Restaurant Review: Miku Toronto is great — if you like accessible, unchallenging sushi

If I were orchestrating a Big Night Out, let’s say a date with somebody I wanted to impress, and that somebody was not a sushi lover … and money wasn’t really an object, hands down I’d take them to Miku.

Because Miku is hands down the fashion capital of downtown, the It spot of this winter. Nothing weird or slimy there, it’s all — to put it kindly — accessible sushi. Miku is a high-end super-snazzy chain restaurant. It started in Vancouver and southern Japan and has opened its first Toronto outpost — 7,000 square feet of glitz and glamour, a triple height wall of glass facing Queens Quay, big banquettes and flattering lighting, a long curving sushi bar with a huge fish mural behind it. And the servers aren’t too hard on the eyes either.

This is a formula that works very well. It took me a month to get a reservation and they’re turning tables at a ferocious rate. All these people are happy to pay Miku’s prices? Our dinner for two — with moderate alcohol — cost $205 plus $16 for parking.

Not a cheap date.

But so unchallenging. Miku specializes in aburi sushi, which is lightly torched and hence slightly cooked. Then there are the garnishes. Aburi is the anti-soy ’n’ wasabi sushi. None of either is proffered with aburi. Instead, Miku garnishes its sushi with a fabulous collection of mostly westernized treats. This is truly not sushi for the trad sushi lover. If perfect plain raw fish is your thing, not for you.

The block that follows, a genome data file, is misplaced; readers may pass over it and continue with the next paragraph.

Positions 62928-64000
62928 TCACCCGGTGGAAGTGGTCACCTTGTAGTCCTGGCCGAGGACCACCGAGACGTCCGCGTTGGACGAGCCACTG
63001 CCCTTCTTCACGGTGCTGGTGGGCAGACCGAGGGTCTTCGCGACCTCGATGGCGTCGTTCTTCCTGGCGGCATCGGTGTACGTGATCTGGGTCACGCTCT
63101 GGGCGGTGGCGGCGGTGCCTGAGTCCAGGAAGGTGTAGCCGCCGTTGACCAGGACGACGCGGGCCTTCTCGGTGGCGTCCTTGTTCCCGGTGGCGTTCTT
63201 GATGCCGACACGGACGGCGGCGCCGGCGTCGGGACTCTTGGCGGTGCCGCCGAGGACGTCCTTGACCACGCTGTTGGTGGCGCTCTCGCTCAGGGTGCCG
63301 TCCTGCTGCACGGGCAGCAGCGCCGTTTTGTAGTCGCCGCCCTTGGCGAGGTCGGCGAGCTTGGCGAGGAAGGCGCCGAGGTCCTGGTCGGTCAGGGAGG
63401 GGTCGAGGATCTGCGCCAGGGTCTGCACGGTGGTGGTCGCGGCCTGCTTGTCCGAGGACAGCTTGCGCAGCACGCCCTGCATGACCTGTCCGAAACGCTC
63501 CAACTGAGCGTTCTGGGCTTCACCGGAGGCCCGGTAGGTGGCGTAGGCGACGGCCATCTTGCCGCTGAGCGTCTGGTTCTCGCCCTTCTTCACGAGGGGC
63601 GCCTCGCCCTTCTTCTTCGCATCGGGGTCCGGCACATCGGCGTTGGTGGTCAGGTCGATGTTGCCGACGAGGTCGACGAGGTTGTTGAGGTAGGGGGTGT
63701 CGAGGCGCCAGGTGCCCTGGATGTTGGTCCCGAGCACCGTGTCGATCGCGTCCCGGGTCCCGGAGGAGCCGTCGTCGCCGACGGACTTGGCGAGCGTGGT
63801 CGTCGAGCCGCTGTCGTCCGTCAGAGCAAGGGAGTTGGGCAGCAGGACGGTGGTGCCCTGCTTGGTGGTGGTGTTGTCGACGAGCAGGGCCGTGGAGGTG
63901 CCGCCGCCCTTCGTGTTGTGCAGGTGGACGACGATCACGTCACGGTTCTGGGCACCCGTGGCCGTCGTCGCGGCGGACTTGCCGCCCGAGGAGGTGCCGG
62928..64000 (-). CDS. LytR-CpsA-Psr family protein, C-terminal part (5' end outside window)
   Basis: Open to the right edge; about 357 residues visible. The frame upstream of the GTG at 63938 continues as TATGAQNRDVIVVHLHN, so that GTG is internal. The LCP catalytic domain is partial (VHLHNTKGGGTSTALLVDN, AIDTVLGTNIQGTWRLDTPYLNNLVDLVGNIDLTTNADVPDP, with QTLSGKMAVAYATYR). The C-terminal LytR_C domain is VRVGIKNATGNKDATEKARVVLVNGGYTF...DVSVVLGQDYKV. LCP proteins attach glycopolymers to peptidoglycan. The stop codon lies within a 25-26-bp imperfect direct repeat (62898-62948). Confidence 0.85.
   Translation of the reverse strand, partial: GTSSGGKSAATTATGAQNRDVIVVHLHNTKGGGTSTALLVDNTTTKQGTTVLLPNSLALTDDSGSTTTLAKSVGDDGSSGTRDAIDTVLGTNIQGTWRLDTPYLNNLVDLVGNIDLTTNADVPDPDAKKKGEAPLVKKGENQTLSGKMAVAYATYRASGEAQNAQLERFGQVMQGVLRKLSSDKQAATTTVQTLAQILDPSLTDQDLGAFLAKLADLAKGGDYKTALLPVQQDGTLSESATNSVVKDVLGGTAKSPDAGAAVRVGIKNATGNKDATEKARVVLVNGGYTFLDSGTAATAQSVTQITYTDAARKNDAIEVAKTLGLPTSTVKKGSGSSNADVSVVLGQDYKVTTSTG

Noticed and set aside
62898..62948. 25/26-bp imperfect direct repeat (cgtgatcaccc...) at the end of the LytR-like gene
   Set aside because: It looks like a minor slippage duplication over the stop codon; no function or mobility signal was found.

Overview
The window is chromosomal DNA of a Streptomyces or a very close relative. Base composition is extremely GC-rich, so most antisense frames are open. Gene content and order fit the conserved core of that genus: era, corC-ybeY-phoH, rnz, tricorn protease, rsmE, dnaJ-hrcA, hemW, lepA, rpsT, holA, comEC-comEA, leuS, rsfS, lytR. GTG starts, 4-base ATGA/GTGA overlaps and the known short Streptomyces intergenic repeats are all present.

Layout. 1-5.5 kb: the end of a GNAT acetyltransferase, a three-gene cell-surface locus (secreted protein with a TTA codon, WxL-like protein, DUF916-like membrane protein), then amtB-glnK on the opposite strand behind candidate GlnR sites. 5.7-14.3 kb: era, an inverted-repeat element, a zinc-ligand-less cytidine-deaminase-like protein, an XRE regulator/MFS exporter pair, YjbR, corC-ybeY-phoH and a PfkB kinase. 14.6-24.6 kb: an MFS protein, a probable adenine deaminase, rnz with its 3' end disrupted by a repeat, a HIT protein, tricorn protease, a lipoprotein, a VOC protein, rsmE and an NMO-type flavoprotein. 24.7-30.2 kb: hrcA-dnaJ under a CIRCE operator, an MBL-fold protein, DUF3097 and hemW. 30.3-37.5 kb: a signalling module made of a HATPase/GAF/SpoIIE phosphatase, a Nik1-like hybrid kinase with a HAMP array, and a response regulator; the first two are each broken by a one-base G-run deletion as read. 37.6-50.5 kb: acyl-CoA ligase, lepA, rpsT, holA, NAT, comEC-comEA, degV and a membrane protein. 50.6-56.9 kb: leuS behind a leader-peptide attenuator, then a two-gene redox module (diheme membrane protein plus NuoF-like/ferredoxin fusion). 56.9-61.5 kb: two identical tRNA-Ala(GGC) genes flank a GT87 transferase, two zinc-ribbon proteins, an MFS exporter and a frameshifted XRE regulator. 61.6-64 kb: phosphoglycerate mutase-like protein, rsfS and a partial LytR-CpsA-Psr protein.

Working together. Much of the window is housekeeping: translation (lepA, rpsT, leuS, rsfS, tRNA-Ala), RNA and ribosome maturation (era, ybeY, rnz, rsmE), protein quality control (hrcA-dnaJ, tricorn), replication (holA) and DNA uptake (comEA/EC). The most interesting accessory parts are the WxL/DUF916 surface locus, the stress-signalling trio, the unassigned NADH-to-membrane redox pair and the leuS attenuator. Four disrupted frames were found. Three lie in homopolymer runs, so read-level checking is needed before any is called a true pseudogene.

Foie gras on your sushi? Edible flowers? Gold leaf on top? This is Miku. Aburi salmon with jalapeno is done oshi, which means they press it in a wooden box to intensify the flavours and render the texture creamier. Cooked lobster sushi is scented with lime. Pressed prawn sushi comes topped with lime zest and ume sauce. Mackerel nigiri has ikura and a dashi jelly sheet draped over top.

It’s all beauty-pageant gorgeous and quite delicious. Just different from regular sushi. And not quite as tasty as the aburi at Ja Bistro on Richmond Street.

Seigo Nakamura, who owns the chain, has nine restaurants in Japan and two in Vancouver. He hopes to open outlets in Europe and Dubai, with a franchise business starting in London next year. The goose that laid the golden egg.

Miku, 647-347-7347, 105-10 Bay St.

Joanne Kates trained at the Ecole Cordon Bleu de Cuisine in Paris. She has written articles for numerous publications, including the New York Times, Maclean’s and Chatelaine.

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